VB Programming

Radio Buttons & Check Boxes

Radio Buttons
These controls are similar in that they let the user select from a set of options. They are different in that Radio Buttons only allow one of the set to be selected at a time, while Check boxes, if used in a set, can have several in the set turned on at the same time. Selecting one Radio Button means all other buttons in the set are deselected. So Radio Buttons are used to select among mutually exclusive alternatives and are always used in sets. They appear as a circle and when selected have a dot in the circle.

On the other hand, check boxes may be used singly or in a set, and when in a set several can be selected at the same time. Check boxes are a square and when selected show a check in box. You should think of these as a push button control for turning specific features on or off. The clickable area of the buttons is larger than at first appears since you can also click on the text accompanying the buttons in order to activate the button.

The event generated when the user interacts with these controls is not a click event as it is when the user interacts with a button, but a CheckChanged event. This is because when the user clicks on these controls, they intend to change the current status of the control. A problem occurs when a beginning programmer, or one new to VB, assumes that a click means the user is selecting (turning on) that option. It is actually just as likely that the user is deselecting or turning off that option.

Think about the operation of a Check Box compared to a Radio Buttons. Check boxes have to be deselected by the program user whereas Radio Buttons are automatically deselected for the user when they click on a different radio button.

So, does clicking turn the check on or does it turn the check off? Truthfully it can do either one. If the check is currently on then clicking it will turn the check off and vica versa. This is precisely the reason why the procedure is named CheckChanged. It is changing the check from its current state to the opposite state. Radio buttons and Check boxes are controls which alter the state of something in a program. Buttons are controls which activate an event procedure. If a programmer forgets that the Radio button and Check box event is CheckChanged, their coding will generate peculiar and unreliable results. Here is a program you can download which demonstrates this behaviour.

The most important effect of this, is that when we code using these controls, we must not assume that the user event is turning the state of the control on, rather it is changing the state of the control. It might be turning the control off. The easiest way to cope with this ambiguity when coding is to always use a Forced Choice selection structure. Explicitly check the state of the control by testing the Checked property of the control. Then provide one set of commands to be executed if the control is being selected, and another set of cammands to be executed if the control is being deselected. This way we can code the event to respond appropriately whether it is turned on or whether it is turned off. Typical code would look like this:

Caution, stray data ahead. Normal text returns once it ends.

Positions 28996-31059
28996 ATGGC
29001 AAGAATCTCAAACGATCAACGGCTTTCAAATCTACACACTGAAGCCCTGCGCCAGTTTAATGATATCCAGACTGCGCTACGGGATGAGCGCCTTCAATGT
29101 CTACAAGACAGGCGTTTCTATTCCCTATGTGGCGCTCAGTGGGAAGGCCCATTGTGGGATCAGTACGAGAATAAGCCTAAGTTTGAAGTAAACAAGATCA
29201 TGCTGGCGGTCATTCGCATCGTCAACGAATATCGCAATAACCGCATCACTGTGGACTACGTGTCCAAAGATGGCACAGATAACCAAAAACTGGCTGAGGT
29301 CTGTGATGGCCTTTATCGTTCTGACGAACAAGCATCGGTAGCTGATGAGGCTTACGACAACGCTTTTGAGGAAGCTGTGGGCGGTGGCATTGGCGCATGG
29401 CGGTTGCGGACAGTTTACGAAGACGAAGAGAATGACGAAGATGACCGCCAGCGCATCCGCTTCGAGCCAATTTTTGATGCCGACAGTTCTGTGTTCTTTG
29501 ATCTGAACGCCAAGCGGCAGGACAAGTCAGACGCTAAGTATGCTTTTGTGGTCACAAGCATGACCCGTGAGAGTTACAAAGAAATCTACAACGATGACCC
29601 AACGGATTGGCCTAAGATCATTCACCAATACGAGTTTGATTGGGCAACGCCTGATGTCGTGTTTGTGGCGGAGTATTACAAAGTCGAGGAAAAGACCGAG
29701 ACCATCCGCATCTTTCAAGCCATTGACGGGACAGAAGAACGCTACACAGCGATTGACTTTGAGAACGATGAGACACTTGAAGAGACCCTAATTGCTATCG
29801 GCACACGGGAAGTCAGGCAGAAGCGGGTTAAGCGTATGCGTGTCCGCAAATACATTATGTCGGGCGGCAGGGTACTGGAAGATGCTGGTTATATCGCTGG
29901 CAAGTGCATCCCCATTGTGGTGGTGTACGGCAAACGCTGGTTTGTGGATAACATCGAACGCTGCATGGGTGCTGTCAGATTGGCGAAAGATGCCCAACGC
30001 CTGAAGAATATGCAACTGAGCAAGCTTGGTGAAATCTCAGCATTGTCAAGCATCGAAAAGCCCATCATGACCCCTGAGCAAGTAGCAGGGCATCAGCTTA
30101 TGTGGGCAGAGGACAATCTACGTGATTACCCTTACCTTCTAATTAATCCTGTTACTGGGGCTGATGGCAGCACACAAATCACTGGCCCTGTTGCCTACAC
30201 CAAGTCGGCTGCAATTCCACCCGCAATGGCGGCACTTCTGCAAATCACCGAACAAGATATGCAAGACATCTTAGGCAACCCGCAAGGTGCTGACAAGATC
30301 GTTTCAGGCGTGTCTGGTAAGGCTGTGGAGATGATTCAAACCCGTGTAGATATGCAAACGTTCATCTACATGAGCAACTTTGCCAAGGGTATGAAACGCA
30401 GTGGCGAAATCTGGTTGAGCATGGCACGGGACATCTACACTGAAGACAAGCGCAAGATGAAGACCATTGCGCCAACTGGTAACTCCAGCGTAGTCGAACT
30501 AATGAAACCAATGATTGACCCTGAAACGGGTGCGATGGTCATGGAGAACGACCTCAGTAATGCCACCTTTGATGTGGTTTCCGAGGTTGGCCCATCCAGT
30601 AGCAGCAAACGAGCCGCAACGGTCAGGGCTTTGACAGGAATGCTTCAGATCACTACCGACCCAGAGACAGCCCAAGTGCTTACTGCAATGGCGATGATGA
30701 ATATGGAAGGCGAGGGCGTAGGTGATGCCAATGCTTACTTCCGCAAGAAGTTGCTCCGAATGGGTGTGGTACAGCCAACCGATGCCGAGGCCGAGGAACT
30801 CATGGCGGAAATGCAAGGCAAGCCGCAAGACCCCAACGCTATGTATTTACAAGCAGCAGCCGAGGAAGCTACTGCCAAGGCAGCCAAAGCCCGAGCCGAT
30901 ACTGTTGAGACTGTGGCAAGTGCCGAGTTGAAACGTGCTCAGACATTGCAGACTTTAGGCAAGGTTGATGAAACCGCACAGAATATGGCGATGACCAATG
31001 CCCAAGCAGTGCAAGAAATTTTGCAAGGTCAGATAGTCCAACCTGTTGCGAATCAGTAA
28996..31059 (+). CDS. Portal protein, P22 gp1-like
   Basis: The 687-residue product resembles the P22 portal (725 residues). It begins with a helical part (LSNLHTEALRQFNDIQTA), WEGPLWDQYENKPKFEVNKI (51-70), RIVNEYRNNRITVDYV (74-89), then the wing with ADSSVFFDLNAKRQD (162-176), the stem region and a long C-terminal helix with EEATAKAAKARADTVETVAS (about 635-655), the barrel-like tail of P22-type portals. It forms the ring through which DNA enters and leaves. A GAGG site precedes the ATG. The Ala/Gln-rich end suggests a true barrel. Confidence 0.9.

If EmailOptIn.Checked then
    optIn = True
    optIn = False
End If

This is better code - more reliable - than using just a conditional and incorrectly assuming that the user is always turning the control on. Making assumptions about the state of controls in programming always causes problems sooner or later.

Organizational Behaviour

Solving People Problems

Actually this article is not about solving people’s problems, it is about how to get people to do what you want them to do. The simplest context is that of working in a business, but the process is also applicable to personal situations. The central issue is how do you get someone to do what you want done? There is a rational process for doing this. It does require their cooperation, but assuming you have a common objective this is posible and does not have to invole blackmail or any other illeagal or immoral activity.

The Basics

Given a situation in which someone did not do what you wanted them to do, how do you get them to change their behaviour so they will do what you want rather than repeat the undesireable behaviour. If someone does not do as you want them to do, there are only two possible reasons for their behaviour.

First: they cannot do what you want them to do because they lack the ability to do it.
The first is an ability problem. They literally can not do what you want them to do. A quick example should help qualify this situation. If you are confronted by a robber who holds a gun to your head and demands that you give them a $100 bill. In this situation most of us want to do as the robber demands. We want to live! We are motivated! If we do not have the required bill giving the robber one hundred dollars will not do—he wants a one hundred dollar bill. Assuming you do not carry one hundred dollar bills on your person, this is an ability problem, No matter how much we want to do it we cannot because we do not have the demanded banknote.

Second: they want to do something else because they lack motivation to do what you want done.